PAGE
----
Union representatives at Shell Oil Co. rejected the firm's proposals for a new two-year contract yesterday as negotiators moved toward a Jan. 7 strike deadline with the nation's petroleum refining industry.
Representatives of the Oil, Chemical and Atomic Workers Union negotiating with Gulf Oil Corp. were expected to take similar action, union officials said yesterday.
Shell and Gulf made identical pay offers to the OCAW last week. The proposals, calling for a 7 percent pay increase in the first year of the contract and a 5 percent raise in the next, were the first to come from the industry in bargaining that began nearly two months ago.
OCAW President Robert F. Goss in Denver yesterday called the two offers "ridiculous" and said they failed to meet the union's demands for a "substantial pay increase" and a strict "no-layoff" provision.
Some 400 separate contracts covering 55,000 OCAW oil refinery workers expire at midnight, Jan. 7. The first contract settlements traditionally have been with the larger oil companies and have served as pattern-setters for the rest of the industry.
"The no-layoff provision is the most important part of the contract, the way the economy is going today," Goss said. "Otherwise, we sign a two-year agreement and two months later they shut the plant or sell it and the contract is meaningless."
Goss steadily has refused to say what he means by a "substantial pay increase." But other union sources, and some industry officials, have said that their understanding of "substantial" is 10 percent or more in the first year of the contract. Industry negotiators are trying to keep the annual pay increases in the single-digit range.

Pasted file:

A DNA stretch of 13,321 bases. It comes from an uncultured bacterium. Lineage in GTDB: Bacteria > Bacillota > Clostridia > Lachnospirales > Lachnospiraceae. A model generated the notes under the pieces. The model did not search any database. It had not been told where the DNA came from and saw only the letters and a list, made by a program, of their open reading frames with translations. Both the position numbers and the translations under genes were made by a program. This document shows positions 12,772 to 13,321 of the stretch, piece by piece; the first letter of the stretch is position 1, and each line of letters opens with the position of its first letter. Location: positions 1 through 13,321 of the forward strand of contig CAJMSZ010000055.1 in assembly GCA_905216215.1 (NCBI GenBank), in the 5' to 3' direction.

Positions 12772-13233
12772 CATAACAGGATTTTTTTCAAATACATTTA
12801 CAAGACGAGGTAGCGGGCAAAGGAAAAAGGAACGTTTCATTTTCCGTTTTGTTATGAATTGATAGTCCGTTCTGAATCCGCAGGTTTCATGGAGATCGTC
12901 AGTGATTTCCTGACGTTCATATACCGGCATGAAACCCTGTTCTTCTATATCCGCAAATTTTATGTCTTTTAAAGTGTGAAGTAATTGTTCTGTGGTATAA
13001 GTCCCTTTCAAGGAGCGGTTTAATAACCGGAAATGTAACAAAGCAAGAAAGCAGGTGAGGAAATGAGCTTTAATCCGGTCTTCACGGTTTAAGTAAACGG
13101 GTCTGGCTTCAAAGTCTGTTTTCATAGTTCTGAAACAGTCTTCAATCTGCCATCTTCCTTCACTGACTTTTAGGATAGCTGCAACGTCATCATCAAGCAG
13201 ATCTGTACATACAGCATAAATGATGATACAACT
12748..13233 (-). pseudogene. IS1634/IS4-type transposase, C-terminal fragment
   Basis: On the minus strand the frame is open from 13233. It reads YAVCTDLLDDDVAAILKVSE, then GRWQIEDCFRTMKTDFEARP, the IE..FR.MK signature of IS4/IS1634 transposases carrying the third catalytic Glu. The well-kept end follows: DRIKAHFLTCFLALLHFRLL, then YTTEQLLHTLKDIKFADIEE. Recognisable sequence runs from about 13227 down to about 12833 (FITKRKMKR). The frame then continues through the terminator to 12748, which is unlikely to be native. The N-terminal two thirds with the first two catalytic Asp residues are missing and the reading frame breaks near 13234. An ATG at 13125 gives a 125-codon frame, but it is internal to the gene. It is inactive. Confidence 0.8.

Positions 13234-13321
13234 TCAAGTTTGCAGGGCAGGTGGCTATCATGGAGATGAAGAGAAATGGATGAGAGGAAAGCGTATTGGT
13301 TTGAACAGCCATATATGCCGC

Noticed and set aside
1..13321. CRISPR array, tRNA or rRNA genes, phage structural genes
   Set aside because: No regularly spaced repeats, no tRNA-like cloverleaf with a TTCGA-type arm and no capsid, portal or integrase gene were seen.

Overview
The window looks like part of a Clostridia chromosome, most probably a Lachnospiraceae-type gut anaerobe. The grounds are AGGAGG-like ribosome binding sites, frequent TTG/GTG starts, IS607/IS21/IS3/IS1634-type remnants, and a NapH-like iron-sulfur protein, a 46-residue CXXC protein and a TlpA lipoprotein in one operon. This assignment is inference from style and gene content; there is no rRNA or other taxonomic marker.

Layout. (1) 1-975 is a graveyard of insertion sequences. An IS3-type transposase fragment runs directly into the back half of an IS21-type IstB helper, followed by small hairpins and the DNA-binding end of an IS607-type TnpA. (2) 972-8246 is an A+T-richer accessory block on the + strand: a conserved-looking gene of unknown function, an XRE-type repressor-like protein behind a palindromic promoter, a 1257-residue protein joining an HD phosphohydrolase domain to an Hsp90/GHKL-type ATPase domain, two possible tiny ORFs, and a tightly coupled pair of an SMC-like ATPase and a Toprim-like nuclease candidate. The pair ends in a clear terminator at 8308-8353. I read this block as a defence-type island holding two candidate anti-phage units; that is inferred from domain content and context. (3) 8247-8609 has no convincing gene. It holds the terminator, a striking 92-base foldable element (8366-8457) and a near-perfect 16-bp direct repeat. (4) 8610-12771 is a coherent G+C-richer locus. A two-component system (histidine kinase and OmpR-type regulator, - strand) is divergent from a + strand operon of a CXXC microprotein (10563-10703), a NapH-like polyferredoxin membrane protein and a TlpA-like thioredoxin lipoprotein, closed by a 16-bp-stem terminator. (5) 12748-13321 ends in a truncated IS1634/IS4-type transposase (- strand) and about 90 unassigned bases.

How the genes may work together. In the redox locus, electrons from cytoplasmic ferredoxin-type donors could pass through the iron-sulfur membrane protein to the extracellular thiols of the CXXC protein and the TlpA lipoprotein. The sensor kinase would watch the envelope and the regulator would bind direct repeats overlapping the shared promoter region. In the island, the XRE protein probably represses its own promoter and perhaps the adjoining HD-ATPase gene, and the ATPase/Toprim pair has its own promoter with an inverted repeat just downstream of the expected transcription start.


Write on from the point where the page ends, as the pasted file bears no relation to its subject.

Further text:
OCAW members received an 8 percent raise in 1979. But the union reopened that two-year contract one year later in a bid to get improved health and dental plans and a pay raise higher than the 5 percent scheduled for the second year of that agreement. The oil companies objected. The union went on strike for nearly three months and won an extra 0.52 cents an hour more, roughly a 10 percent increase over what its members received in 1979.
OCAW members currently receive an average hourly straight wage of $11.66. That figure goes to an average $15.66-an-hour, when wages and benefits are included, according to OCAW spokesman Jerry Archuleta.
Shell and Gulf last week made identical proposals for increasing their contributions to workers' hospital benefit plans. But the union wants full employer funding of hospital coverage.
Shell and Gulf currently pay a maximum monthly hospital insurance premium of $120.50 per family, and maximum of $47 for a single employe. It was not clear yesterday how much more the companies were willing to offer in that area.
However, both companies seemed determined not to yield to the union's "no-layoff" demand.